Positive Changes in U.S. Landmine Policy Stop Short of Immediate Ban

uscbl_logo2(Maputo, Mozambique) June 27, 2014 — Today’s announcement by the United States that it intends to join the Mine Ban Treaty in the future, and will not produce or acquire antipersonnel landmines is a positive step, but falls short of what is needed to ensure the weapons are never used again said the US Campaign to Ban Landmines. The U.S. Ambassador to Mozambique Douglas M. Griffiths made the announcement today at the Mine Ban Treaty’s 3rd Review Conference in Maputo, which the U.S. is attending as an observer.

The U.S. still reserves the right to use its millions of stockpiled mines anywhere in the world until they expire, and it has not made a firm commitment to accede to the Mine Ban Treaty.

It is past time for President Obama to fulfill the United States’ long-standing pledge to join the Mine Ban Treaty. The United States can and should commit to ban the use of these inhumane weapons that are no longer essential to our nation’s security or the security of U.S. allies.

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Special Event: The United States and the 1997 Mine Ban Treaty

(Washington, D.C.) February 10, 2014 — On Wednesday, February 19, the U.S. Campaign to Ban Landmines and the Anti-Personnel Mine Ban Convention Implementation Support Unit, with the support of the European Union, are holding an event at the Carnegie Endowment for International Peace in Washington, D.C., on the United States and the Mine Ban Treaty. Confirmed speakers include Nobel Peace Laureate Ms. Jody Williams and Prince Mired Bin Raad Al-Hussein of Jordan, Special Envoy for the Mine Ban Convention.

The event will be livestreamed and livetweeted.


The event is hosted by the Anti-Personnel Mine Ban Convention Implementation Support Unit and Human Rights Watch on behalf of the United States Campaign to Ban Landmines, with the support of the European Union.

The United States and the 1997 Mine Ban Treaty

Wednesday, February 19, 2014
Carnegie Endowment for International Peace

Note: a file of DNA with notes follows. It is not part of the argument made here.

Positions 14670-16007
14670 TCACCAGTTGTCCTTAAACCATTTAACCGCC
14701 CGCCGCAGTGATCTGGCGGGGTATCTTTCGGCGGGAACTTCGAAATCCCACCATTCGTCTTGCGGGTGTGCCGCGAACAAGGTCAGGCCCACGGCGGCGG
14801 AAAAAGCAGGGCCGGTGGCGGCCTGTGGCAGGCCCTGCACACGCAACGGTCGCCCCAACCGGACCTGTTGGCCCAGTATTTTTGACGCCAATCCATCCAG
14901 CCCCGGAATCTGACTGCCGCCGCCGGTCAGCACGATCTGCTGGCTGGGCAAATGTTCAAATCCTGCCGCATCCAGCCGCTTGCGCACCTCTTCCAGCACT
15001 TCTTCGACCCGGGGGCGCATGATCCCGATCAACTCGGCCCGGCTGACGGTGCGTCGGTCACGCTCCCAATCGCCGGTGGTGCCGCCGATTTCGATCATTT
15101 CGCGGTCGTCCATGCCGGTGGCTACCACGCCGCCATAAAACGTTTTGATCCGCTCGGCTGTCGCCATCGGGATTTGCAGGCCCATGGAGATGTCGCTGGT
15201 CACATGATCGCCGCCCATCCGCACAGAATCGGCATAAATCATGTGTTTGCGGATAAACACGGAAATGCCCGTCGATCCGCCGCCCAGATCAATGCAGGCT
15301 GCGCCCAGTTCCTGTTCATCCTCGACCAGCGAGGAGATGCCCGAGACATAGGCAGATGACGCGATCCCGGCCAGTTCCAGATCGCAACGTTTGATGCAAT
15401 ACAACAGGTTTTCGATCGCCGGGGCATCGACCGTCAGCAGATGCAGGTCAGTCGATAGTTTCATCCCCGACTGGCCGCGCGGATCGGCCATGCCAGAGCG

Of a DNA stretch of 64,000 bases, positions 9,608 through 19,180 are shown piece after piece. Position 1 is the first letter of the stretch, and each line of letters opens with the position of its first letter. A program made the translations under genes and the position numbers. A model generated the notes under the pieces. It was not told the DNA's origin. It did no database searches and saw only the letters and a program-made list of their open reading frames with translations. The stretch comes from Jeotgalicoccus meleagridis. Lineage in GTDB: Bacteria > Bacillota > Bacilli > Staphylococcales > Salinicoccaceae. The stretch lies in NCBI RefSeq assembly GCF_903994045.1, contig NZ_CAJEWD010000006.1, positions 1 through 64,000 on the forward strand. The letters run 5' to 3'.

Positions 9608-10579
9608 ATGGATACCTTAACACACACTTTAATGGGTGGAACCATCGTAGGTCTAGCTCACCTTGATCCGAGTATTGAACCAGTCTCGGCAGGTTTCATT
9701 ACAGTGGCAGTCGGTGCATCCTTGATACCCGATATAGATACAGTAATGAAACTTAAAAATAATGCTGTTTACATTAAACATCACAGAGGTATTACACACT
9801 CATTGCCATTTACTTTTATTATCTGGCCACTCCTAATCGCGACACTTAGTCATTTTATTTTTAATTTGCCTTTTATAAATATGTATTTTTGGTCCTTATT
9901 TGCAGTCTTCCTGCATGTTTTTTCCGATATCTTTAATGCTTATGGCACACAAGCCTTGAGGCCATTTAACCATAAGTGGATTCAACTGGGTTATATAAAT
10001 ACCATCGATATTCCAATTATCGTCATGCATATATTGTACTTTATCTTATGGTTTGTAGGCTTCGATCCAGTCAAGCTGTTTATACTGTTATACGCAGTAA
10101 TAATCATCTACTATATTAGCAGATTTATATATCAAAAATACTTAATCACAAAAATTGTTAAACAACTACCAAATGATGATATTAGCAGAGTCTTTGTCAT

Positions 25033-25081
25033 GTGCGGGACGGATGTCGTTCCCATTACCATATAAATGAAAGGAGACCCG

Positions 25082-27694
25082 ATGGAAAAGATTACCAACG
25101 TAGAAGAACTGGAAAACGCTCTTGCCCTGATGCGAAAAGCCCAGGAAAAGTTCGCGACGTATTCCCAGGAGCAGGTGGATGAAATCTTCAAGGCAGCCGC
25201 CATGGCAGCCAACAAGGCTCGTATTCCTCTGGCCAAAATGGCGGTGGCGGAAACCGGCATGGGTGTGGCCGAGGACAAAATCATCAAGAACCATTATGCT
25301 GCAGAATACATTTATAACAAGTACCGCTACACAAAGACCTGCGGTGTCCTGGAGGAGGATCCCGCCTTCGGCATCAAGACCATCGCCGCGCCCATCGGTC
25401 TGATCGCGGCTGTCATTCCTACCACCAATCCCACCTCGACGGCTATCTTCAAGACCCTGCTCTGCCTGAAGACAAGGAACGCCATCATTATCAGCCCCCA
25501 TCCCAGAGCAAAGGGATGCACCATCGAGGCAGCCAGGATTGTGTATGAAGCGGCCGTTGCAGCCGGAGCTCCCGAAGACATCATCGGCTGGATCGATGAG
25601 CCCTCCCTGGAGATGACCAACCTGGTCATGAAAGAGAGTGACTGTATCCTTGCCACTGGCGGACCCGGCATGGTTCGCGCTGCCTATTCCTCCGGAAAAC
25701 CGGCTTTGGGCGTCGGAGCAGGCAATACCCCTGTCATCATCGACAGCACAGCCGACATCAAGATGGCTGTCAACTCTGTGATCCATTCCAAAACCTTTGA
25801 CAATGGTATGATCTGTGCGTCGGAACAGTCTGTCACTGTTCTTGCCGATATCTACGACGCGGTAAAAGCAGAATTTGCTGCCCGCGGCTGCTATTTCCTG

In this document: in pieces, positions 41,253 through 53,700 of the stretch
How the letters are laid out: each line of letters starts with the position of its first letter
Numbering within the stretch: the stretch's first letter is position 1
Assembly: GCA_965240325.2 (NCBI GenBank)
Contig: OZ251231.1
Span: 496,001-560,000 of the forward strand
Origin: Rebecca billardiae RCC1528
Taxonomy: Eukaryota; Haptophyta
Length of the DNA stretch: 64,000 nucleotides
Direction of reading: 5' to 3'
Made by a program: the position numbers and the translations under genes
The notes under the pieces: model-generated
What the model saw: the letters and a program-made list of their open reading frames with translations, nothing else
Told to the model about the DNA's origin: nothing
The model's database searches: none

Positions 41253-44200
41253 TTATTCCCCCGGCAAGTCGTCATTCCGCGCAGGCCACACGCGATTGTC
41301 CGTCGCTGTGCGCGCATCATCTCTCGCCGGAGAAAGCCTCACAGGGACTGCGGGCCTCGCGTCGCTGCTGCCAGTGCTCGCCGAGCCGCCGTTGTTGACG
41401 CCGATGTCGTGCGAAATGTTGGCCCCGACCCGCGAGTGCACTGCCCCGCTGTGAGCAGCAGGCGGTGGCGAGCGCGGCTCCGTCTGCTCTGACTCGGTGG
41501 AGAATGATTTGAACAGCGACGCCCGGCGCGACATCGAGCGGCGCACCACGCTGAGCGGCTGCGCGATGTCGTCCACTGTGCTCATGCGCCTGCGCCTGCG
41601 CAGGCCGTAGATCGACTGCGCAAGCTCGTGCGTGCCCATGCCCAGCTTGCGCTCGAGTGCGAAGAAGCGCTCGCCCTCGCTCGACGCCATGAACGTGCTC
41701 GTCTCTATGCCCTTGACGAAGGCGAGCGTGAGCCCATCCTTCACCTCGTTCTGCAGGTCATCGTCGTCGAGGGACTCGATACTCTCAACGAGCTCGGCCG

Washington, D.C.

Keynote Addresses (9:30am-9:55am)

Introduction by:

François Rivasseau, Deputy Head
European Union Delegation to the United States


Jody Williams
1997 Nobel Peace Laureate

Prince Mired Bin Raad Al-Hussein of Jordan
Special Envoy for the Mine Ban Treaty

Statement by Senator Patrick Leahy
read by Channapha Khamvongsa, Legacies of War


U.S. Expert Panel Discussion (10:00am-11:15am)


Rachel Stohl
Stimson Center


Heidi Kuhn
Roots of Peace

Steve Goose
Human Rights Watch Arms Division

Ken Rutherford
Center for International Stabilization and Recovery

Lt. Gen. Robert Gard (Ret.)
Center for Arms Control and Non-Proliferation


Closing Remarks (11:20am-11:30am)

Henrique Banze of Mozambique (invited)
President-Designate of the Mine Ban Treaty’s Third Review Conference

To RSVP, please see details of the invitation.

Convention on Cluster Munitions Celebrates Third Anniversary: Senators and Congressman Call on Administration to Review Cluster Munitions Policy and Join Ban Treaty

ICBL_CMC(Washington, D.C.) August 1, 2013 — On the third anniversary of the entry into force of the Convention on Cluster Munitions, the United States Campaign to Ban Cluster Bombs joins Sen. Dianne Feinstein, Sen. Patrick Leahy, and Rep. James McGovern in calling for the U.S. to review its existing cluster munitions policy and to take immediate steps toward joining the Convention.

“Every year cluster bombs kill and maim hundreds of innocent men, women, and children,” said Zach Hudson, coordinator of the U.S. Campaign to Ban Cluster Bombs. “The Convention on Cluster Bombs is saving lives every day as more and more states join and promise to never again use these devastating weapons. We echo this call for the United States to take these first steps towards joining the treaty.”

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Impressive Progress on Total Ban on Cluster Bombs

Rapid destruction of stockpiles is saving lives

(London) Sepetember 6, 2012 —  Governments that have joined the 2008 Convention on Cluster Munitions have destroyed nearly 750,000 cluster munitions containing 85 million submunitions to date, according to Cluster Munition Monitor 2012, a global report released today in London.

“The impressive number of stockpiled cluster bombs destroyed under the Convention on Cluster Munitions demonstrates just how committed governments are to rapidly implementing this treaty,” said Mary Wareham of Human Rights Watch, final editor of Cluster Munition Monitor 2012.  “It is proving to be a milestone in humanitarian disarmament diplomacy, and the hold-out states that have not yet joined need to get on the right side of history,” Wareham said.